8 to 300 parts by weight of ethylene and/or propylene,

a-butylene or isobutylene, and

10 to 100 parts by weight of an olefinically unsaturated copolymerizable monomer containing OH groups are copolymerized in the presence of 2 to 500 parts by weight of a halogen-containing regulator.

The invention also relates to the a-olefin copolymers containing halogen obtained by the process according to the invention.

Preferred copolymers have a molecular weight of from 300 to 3000, preferably 300 to 1000, a chlorine and/or bromine content of from 40 to 80% by weight, an OH number of from 20 to 200 and comprise compolymerizcd units of 5 to 35% by weight of ethylene and/or propylene, a-bu tylene or isobutylene,

30 to by weight of vinyl chloride, vinylidene chloride, vinyl-bromide or vinylidene bromide,

5 to 40% by weight of trimethylol propane monoallyl ether, 8-hydroxypropyl methacrylate, hydroxymethyl norbornene, ethylene glycol monovinyl ether or ethylene glycol monoallyl ether, and

5 to 50% by weight of terminal groups derived from carbon tetrachloride, methylene chloride, chloroform, bromoform, or tetrabromomethane as telogen.

Compounds of the formula:

may be used as halogen-containing a-olefin. In this formula, A may represent fluorine, chlorine or bromine, B may represent hydrogen, fluorine, chlorine or bromine, and C and D which may be the same or different, represent hydrogen atoms, alkyl groups or haloalkyl groups.

It is preferred to use vinyl chloride, vinylidene chlo ride, vinyl bromide or vinylidene bromide. The halogencontaining a-olefins may be used either individually or in admixture with one another.

Ethylene and/or propylene, isobutylene or a-butylene is added to the polymerization mixture or introduced under pressure during polymerization in such a quantity that the completed polymer contains from 5 to 35% by weight of ethylene and/or propylene, isobutylene or ocbutylene in copolymerized form.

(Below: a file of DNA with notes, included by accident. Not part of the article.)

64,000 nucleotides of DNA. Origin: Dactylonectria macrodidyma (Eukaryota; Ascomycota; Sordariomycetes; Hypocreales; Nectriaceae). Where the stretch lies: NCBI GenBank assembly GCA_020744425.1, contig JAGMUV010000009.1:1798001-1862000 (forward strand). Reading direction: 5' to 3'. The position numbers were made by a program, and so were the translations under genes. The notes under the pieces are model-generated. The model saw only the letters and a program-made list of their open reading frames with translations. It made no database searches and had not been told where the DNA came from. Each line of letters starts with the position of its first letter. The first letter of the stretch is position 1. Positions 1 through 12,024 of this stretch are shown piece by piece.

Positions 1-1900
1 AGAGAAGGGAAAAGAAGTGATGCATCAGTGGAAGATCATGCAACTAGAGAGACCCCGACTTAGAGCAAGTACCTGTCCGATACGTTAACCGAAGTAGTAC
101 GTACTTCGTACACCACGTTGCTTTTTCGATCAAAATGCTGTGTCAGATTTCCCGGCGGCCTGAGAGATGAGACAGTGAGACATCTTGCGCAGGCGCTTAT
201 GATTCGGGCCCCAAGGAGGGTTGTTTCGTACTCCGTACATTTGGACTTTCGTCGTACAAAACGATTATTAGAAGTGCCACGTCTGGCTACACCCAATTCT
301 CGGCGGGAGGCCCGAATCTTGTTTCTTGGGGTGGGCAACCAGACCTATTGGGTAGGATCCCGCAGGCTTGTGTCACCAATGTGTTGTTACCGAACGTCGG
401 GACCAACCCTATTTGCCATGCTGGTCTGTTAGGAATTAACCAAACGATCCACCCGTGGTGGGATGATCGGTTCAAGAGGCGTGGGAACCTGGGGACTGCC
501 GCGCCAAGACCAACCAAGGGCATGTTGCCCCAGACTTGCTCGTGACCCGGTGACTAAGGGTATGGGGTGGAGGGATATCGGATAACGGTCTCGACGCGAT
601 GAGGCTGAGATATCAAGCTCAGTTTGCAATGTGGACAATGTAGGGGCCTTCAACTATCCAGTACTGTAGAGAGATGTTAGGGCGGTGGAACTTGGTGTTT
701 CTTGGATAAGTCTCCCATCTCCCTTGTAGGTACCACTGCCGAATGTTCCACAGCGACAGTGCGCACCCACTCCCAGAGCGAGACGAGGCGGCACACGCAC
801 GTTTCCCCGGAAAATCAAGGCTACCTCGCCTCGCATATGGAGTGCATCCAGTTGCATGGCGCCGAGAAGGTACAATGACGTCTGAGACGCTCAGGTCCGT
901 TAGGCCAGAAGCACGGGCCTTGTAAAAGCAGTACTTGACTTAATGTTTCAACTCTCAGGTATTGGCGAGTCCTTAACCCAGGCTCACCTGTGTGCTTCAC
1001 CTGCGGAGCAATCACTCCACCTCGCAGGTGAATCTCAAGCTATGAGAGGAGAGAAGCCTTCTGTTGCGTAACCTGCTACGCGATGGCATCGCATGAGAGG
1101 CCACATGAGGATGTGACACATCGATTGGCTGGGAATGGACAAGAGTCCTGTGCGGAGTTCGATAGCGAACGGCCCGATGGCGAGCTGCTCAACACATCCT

Suitable copolymerizable monomers containing OH groups include, for example, allyl alcohol, phenylallyl alcohol, isoprene alcohol, hydroxymethyl norbornene, dihydroxymethyl norbornene, hydroxyalkyl esters of acrylic and methacrylic acid, such as hydroxypropyl methacrylate and hydroxybutyl methacrylate, trimethylol propane monoacrylic acid esters, trimethylol propane monoallyl ether, monovinyl or monoallyl ethers of polyhydric alcohols such as glycol monovinyl or monoallyl ether, and monohydroxyalkyl or dihydroxyalkyl esters or maleic acid, fumaric acid, crotonic acid or itaconic acid, such as di-(B-hydroxyethyl) maleate and di-(B-hydroxyethyl) fumarate.

The teleomers containing OH groups are distinguished by their particularly high compatibility with other compounds containing OH groups, for example polyester polyols and polyether polyols.

Suitable halogen-containing regulators include the conventionally used telogens, such as the halohydrocarbons: carbon tetrachloride; chloroform; methylene chloride; monochlorotrifluoromethane; dichlorodifluoromethane; monobromotrifiuoromethane; difluoromonochlorobromomethane; difluorodibromomethane; monochloromonobromomethane; tetrachloroethylene; hexachloroethane; tetrabromomethane; bromoform; dibromomethane; hexachlorocyclopentadiene; hexabromocyclododecane; tetrabromoethane; tetrafiuoro-l,2-dibromomethane; clorinated alcohols such as monochloroethanol, chloromethyl glycol, trichloroethanol and tribromoethanol; carbonyl compounds, such as chloral and dibromoacetone; monochloroor dichloro-diethyl ether; and esters of trichloroacetic acid such as glycol monotrichloracetate. It is preferred to use carbon tetrachloride, chloroform, methylene chloride, bromoform or tetrabromomethane.

Technically, the process according to the invention is easy to control. At polymerization temperatures below 60 C. there are no signs of decomposition in the halogen-containing regulators or the polymers. By contrast, at temperatures above 60 C., dark-coloured polymers are obtained which, because of their natural colour, are no longer suitable for the production of lacquers or coating materials.

Polymers obtained at pressures in excess of 50 atms., are undesirable because they contain too much ethylene, propylene, isobutylene or a-butylene in the copolymer. The halogen content then falls below 40% by weight. At the same time, the products become increasingly incompatible with organic solvents, monomers, lacquers, synthetic resins or plastics or their starting materials.